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Zhipin Ai and Yonghui Yang


Compared with more comprehensive physical algorithms such as the Penman–Monteith model, the Priestley–Taylor model is widely used in estimating evapotranspiration for its robust ability to capture evapotranspiration and simplicity of use. The key point in successfully using the Priestley–Taylor model is to find a proper Priestley–Taylor coefficient, which is variable under different environmental conditions. Based on evapotranspiration partition and plant physiological limitation, this study developed a new model for estimating the Priestley–Taylor coefficient incorporating the effects of three easily obtainable parameters such as leaf area index (LAI), air temperature, and mulch fraction. Meanwhile, the effects of plastic film on the estimation of net radiation and soil heat flux were fully considered. The reliability of the modified Priestley–Taylor model was testified using observed cotton evapotranspiration from eddy covariance in two growing seasons, with high coefficients of determination of 0.86 and 0.81 in 2013 and 2014, respectively. Then, the modified model was further validated by estimating cotton evapotranspiration under three fractions of mulch cover: 0%, 60%, and 100%. The estimated values agreed well with the measured values via water balance analysis. It can be found that seasonal variation of the modified Priestley–Taylor coefficient showed a more reasonable pattern compared with the original coefficient of 1.26. Sensitivity analysis showed that the modified Priestley–Taylor coefficient was more sensitive to LAI than to air temperature. Overall, the modified model has much higher accuracy and could be used for evapotranspiration estimation under plastic mulch condition.

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Weihong Qian, Jun Du, and Yang Ai


Comparisons between anomaly and full-field methods have been carried out in weather analysis and forecasting over the last decade. Evidence from these studies has demonstrated the superiority of anomaly to full-field in the following four aspects: depiction of weather systems, anomaly forecasts, diagnostic parameters and model prediction. To promote the use and further discussion of the anomaly approach, this article summarizes those findings.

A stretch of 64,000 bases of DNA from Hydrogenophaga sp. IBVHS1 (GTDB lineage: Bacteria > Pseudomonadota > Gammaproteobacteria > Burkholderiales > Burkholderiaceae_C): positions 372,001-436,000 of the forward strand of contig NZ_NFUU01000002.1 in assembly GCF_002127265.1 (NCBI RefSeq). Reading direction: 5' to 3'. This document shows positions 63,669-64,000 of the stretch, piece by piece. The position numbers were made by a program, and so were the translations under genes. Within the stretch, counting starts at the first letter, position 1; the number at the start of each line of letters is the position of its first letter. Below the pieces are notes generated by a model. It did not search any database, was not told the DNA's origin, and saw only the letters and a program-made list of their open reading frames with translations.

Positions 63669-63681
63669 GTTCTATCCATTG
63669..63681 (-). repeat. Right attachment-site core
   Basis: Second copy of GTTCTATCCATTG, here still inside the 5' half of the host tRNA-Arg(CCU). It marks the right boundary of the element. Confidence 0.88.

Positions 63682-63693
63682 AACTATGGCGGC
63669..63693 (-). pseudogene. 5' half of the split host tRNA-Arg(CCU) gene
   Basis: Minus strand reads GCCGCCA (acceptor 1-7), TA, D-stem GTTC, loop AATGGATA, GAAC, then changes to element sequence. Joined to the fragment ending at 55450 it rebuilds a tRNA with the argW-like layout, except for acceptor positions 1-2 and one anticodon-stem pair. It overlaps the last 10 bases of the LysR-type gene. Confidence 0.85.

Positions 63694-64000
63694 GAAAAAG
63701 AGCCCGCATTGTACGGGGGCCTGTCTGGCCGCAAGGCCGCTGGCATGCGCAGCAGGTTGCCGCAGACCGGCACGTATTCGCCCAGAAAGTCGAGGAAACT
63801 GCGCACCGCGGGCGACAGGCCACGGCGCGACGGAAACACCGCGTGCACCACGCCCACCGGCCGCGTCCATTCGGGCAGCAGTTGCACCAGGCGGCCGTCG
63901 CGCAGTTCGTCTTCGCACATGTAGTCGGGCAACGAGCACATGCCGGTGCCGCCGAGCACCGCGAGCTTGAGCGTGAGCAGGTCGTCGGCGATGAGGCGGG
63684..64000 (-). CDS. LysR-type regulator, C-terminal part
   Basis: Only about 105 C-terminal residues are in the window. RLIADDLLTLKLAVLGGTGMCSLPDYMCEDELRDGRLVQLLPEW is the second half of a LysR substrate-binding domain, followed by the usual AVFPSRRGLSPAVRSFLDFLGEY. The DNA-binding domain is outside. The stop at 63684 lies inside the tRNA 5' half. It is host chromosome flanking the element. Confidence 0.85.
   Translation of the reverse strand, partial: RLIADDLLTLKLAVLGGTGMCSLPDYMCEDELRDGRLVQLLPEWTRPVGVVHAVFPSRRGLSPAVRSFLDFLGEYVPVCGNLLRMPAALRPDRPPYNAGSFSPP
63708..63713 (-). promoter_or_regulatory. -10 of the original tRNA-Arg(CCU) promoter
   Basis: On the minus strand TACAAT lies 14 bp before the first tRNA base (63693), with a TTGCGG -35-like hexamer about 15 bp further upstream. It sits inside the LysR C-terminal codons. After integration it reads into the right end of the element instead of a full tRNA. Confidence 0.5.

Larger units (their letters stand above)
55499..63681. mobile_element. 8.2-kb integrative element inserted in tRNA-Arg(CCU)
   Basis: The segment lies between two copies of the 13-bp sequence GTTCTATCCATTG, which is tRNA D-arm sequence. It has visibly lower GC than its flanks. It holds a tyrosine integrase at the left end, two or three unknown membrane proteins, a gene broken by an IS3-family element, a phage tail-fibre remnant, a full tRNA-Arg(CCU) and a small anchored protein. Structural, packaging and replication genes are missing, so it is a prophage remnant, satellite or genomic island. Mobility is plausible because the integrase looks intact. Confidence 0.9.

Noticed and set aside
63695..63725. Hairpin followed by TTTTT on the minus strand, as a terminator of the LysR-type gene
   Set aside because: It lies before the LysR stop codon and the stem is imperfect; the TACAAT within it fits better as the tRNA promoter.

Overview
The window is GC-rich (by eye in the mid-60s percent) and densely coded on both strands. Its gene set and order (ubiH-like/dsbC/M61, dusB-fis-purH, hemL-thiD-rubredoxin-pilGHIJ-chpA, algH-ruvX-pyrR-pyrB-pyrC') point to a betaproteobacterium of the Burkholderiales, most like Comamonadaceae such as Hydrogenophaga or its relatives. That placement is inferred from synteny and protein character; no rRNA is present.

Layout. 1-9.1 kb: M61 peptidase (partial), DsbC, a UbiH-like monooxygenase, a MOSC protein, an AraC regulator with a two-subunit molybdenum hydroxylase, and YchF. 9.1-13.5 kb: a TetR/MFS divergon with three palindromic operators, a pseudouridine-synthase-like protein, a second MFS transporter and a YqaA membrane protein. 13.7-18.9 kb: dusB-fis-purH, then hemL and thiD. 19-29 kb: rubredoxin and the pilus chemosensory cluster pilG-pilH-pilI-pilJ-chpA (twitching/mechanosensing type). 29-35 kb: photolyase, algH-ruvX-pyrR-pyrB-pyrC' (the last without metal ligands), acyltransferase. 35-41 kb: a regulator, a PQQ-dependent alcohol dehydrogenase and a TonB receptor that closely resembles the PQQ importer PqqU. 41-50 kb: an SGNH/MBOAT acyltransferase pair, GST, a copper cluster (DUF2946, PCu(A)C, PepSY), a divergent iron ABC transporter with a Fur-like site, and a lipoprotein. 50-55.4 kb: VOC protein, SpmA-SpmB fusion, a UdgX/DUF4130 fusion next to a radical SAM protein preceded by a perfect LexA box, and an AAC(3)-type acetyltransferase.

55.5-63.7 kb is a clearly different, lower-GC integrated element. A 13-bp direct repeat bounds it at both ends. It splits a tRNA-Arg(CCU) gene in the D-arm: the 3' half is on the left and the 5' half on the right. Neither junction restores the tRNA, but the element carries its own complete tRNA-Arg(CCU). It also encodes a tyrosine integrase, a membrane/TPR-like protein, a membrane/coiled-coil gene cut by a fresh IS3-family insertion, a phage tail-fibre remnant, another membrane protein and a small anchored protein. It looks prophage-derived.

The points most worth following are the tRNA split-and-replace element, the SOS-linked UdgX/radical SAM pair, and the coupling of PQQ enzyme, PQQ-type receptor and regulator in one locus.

After examining many types of weather events, anomaly weather maps show at least five advantages in weather system depiction: (1) less vagueness in visually connecting the location of an event with its associated meteorological conditions; (2) clearer and more complete depictions of vertical structures of a disturbance; (3) easier observation of time and spatial evolution of an event and its interaction or connection with other weather systems; (4) simplification of conceptual models by unifying different weather systems into one pattern; and (5) extension of model forecast length due to earlier detection of predictors. Anomaly verification is also mentioned. The anomaly forecast is useful for raising one’s awareness of potential societal impact. Combining the anomaly forecast with an ensemble is emphasized, where a societal impact index is discussed. For diagnostic parameters, two examples are given: an anomalous convective instability index for convection, and seven vorticity and divergence related parameters for heavy rain. Both showed positive contributions from the anomalous fields. For model prediction, the anomaly version of the beta-advection model consistently outperformed its full-field version in predicting typhoon tracks with clearer physical explanation. Application of anomaly global models to seasonal forecasts is also reviewed.

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